- Listen to English every day: just like reading, listening will help you get the experience you need. Make sure you try to understand things as you hear them. Don't analyse. Try to understand English when you listen to it as you would understand Japanese — naturally and without thought or effort.
- Think in English: Start simple. Name everything you see in English. Then make simple sentences. Imagine conversations. Do anything you like, but make sure you have English at the front of your mind as often as you can.
- Repeat everything: In your lessons, and when you are learning at home, use the 555 technique. Do lots of listen-and-repeat training. Say sentences and phrases until they are smooth.
- Shadow: Watch a movie or a TV show and shadow what they say. This is really difficult to do. You have to listen and talk at the same time. At first, you will find it a real challenge. But keep practicing!
- Write: You should write every day. This will help you express your ideas. Get your writing checked and you will learn from your mistakes. All areas of your English will improve when you practice writing.
- Paraphrase: Learn how to say things more than one way. You will deepen your understanding of English and variety of expression.
- Take grammar seriously: Grammar is the structure of language. Having good grammar means that all the right parts of English are in the right places. If you have good grammar, you will be able to understand new sentences and phrases you have never read or heard before. If your grammar is bad, your English will not be clear and even if you can speak quickly, you will not be speaking well.
- Expand your vocabulary: Learning more words will mean you can find the right word to express yourself. It goes without saying that you will be able to understand English quickly and smoothly if you know more words.
- Use English to learn English: If you are a beginner, then you will need to use Japanese in your English class. However, every day you should try to use Japanese less and less. Don't keep using Japanese to understand English. It will only hold you back. Try to use English or you will never be fluent.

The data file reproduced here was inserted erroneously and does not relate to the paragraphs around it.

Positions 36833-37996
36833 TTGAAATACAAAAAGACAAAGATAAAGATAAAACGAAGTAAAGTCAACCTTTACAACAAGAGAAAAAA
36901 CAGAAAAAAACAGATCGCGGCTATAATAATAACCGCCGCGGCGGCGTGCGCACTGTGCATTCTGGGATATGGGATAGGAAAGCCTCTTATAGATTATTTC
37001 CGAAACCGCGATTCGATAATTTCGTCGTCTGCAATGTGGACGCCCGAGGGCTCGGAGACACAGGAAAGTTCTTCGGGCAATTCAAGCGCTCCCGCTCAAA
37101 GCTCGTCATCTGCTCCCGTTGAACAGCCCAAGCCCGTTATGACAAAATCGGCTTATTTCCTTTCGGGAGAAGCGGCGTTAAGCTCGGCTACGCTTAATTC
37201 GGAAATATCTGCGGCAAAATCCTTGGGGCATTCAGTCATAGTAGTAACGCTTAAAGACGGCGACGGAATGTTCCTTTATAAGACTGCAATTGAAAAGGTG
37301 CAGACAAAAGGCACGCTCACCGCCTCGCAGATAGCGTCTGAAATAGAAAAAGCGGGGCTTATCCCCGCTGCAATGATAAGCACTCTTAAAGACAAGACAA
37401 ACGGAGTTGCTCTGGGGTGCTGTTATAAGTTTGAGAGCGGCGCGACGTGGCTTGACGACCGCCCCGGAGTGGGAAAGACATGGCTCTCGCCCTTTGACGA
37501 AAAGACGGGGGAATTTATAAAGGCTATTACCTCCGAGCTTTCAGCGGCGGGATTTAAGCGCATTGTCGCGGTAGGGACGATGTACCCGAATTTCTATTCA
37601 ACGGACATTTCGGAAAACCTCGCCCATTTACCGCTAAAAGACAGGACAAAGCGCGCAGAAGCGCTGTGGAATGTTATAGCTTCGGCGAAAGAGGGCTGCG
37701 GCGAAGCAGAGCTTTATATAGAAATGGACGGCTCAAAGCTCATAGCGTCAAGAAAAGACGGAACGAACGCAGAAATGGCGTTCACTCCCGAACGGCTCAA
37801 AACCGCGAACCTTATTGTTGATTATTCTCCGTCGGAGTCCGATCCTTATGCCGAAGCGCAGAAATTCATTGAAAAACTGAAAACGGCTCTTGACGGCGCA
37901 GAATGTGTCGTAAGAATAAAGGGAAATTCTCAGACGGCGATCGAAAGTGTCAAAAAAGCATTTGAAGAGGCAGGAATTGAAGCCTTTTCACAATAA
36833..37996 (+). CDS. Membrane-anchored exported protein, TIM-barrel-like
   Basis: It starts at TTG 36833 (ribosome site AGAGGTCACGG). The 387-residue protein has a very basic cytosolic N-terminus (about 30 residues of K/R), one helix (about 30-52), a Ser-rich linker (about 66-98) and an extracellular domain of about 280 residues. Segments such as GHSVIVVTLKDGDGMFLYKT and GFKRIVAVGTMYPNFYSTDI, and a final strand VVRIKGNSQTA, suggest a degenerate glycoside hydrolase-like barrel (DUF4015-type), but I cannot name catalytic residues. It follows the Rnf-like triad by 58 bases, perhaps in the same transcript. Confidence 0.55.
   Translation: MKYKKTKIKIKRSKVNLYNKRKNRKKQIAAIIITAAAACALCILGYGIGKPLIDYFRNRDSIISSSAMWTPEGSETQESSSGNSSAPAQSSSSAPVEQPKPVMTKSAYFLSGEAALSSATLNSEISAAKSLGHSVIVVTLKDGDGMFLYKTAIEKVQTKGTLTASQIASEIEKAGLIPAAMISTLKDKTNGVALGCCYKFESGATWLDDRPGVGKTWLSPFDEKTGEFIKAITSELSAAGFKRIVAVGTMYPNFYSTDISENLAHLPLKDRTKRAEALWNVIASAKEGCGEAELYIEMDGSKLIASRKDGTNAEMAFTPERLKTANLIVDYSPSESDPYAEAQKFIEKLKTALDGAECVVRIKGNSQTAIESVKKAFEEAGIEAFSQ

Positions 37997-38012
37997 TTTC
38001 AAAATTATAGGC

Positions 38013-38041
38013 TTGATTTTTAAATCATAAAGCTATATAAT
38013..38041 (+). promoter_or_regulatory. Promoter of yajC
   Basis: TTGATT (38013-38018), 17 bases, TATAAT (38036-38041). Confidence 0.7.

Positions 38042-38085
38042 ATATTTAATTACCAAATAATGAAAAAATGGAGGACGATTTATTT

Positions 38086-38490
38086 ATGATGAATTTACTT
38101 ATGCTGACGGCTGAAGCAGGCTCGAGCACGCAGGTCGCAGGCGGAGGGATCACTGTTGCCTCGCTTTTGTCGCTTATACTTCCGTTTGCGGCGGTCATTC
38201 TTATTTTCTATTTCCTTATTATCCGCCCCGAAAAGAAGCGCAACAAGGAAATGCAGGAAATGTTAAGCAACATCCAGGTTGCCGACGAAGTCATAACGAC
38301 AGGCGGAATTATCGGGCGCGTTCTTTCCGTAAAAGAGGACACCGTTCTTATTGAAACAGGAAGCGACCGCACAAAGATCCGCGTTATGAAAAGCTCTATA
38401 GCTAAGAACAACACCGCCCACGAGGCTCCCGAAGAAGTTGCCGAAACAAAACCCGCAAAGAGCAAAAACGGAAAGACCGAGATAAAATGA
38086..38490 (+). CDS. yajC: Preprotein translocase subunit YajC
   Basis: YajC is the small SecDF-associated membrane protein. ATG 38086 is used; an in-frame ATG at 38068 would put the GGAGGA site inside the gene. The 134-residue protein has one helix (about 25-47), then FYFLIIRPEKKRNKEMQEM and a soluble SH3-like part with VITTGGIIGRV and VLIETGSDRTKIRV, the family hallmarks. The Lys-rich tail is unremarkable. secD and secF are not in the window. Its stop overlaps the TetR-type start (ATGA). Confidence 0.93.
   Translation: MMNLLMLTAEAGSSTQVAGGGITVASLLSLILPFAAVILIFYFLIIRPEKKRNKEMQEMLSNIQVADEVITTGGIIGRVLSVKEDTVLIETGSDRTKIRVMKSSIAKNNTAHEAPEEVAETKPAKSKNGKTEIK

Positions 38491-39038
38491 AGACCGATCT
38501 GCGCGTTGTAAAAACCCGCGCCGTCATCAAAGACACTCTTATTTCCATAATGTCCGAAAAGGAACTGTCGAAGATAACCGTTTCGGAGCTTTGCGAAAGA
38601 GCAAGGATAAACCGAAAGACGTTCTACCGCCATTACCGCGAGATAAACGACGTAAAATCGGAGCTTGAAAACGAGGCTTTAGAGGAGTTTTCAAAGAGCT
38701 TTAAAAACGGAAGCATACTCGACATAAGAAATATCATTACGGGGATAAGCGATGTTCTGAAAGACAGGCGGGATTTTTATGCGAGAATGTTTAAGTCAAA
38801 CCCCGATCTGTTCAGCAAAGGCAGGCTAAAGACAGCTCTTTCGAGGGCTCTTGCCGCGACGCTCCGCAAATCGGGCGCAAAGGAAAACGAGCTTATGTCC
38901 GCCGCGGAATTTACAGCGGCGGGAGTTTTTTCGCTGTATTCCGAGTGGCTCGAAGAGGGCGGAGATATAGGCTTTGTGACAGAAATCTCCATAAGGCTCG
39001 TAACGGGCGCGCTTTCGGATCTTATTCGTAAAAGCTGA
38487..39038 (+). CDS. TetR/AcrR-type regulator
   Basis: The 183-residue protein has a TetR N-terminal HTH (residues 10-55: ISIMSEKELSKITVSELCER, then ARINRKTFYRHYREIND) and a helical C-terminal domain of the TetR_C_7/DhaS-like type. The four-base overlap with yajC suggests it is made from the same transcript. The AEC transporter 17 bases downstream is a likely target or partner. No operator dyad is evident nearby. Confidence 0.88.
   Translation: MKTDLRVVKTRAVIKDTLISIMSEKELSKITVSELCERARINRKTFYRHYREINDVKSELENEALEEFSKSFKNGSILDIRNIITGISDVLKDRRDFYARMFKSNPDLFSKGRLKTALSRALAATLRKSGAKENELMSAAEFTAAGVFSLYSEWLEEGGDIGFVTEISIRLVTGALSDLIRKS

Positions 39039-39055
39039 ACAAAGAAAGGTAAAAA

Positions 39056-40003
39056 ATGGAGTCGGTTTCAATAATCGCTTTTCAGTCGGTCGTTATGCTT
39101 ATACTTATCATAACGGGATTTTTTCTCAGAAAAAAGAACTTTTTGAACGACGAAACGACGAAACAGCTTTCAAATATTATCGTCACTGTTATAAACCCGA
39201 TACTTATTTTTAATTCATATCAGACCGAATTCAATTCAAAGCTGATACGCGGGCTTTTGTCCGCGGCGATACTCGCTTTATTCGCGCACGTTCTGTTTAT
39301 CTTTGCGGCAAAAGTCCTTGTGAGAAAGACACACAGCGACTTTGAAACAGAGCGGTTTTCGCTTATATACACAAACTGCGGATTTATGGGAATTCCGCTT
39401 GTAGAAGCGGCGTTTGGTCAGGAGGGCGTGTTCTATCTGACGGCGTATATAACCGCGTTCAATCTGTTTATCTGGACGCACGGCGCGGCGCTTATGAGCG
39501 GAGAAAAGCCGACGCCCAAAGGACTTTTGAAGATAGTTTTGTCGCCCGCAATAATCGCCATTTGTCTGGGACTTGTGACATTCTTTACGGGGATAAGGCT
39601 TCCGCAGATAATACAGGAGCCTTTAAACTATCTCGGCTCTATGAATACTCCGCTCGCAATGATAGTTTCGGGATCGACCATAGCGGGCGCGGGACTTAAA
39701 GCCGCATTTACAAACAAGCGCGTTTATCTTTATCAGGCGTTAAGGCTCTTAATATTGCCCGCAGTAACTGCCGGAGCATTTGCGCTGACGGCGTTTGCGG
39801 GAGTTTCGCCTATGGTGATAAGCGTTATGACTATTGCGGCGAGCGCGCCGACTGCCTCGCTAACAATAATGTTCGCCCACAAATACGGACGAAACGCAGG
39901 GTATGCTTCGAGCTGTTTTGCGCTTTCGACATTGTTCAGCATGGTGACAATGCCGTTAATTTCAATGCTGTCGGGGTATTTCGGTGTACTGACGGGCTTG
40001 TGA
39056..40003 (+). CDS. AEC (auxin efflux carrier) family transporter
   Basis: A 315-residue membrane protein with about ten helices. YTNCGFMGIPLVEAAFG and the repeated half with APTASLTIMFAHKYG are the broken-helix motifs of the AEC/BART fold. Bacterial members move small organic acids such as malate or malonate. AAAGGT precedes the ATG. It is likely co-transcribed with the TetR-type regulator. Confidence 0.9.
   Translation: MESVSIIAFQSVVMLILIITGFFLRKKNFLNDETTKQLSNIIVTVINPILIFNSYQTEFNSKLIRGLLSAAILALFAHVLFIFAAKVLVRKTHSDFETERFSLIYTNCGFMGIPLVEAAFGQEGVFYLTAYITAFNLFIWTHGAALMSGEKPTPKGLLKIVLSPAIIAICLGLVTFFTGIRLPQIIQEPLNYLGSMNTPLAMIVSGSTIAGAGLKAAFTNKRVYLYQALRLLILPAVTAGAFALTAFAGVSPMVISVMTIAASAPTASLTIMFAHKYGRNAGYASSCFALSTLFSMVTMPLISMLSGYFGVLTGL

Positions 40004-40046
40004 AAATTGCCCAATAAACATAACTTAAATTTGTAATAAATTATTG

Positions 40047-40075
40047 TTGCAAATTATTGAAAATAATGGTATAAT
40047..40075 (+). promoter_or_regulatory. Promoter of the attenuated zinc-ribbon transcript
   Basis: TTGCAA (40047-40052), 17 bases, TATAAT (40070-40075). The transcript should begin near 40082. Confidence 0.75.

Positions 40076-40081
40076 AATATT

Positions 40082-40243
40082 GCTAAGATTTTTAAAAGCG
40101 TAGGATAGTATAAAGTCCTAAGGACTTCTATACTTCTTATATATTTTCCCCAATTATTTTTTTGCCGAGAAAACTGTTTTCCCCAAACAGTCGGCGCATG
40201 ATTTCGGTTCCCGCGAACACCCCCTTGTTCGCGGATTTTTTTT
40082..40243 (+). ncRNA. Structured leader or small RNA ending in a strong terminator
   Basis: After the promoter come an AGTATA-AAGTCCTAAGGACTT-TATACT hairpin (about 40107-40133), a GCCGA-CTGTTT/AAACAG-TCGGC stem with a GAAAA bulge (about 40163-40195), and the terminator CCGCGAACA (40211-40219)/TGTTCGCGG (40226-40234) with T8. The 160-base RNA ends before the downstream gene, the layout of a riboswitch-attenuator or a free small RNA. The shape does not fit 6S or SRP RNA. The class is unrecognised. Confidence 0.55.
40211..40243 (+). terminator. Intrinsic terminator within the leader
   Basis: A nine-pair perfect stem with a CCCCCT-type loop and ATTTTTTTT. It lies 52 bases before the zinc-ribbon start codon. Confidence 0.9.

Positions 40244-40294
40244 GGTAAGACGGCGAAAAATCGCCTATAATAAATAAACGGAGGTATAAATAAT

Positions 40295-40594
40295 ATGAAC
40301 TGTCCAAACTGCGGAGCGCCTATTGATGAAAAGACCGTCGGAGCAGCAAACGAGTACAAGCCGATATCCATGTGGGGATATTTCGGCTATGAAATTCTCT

- Don't try to understand everything perfectly: Nobody understands everything perfectly anyway. Even native speakers are not sure what things in English mean sometimes. If you want to understand perfectly, you will not be fluent. If you want to translate things exactly, you will never be fluent. It's really, really hard to translate well. Only a few people in the world are very good translators of Japanese to English. That's their job and it takes them years and years to be that good.
- Live in an English world:You don't need to live in the USA or Australia to use English every day. You can live in an English world in Chiba or Kagoshima or Wakkanai or wherever you are.
- Do fluency training: Fluency training works on brain speed. For example, choose a verb ("go") and then say all the forms of the verb you can out loud ("I go"; "I went"; "I don't go"; "I didn't go"; "I will go"; "I won't go"; "I have gone"; "I want to go"; "I am going"; etc).
- Stop thinking word by word: When you learn a new word, learn it in a phrase. For example, don't think "look" and "at" or "listen" and "to"; think "look at" and "listen to". When you learn English in sets of words, you will be faster and smoother.
- Never be afraid of making mistakes. As Paul Raine points out, you must balance mistakes with fluency. Speaking faster will mean that you make more mistakes, but that is OK in some situations. In other situations, like a business meeting, it will be very important to communicate carefully. In those cases, your English will not be so fluent.
You don't need to do all of these things. Just choose two or three and start doing them every day. Make them habits. Next week, choose two or three more and focus on them. Every week try a new technique. Keep doing it and never give up, and one day you will be an fluent English speaker.
Thanks to Michael Radich, Tetsuya Yasukochi, Makoto Ishiwata, Keiichi Kato, David Thayne and Paul Raine for their contributions to this article.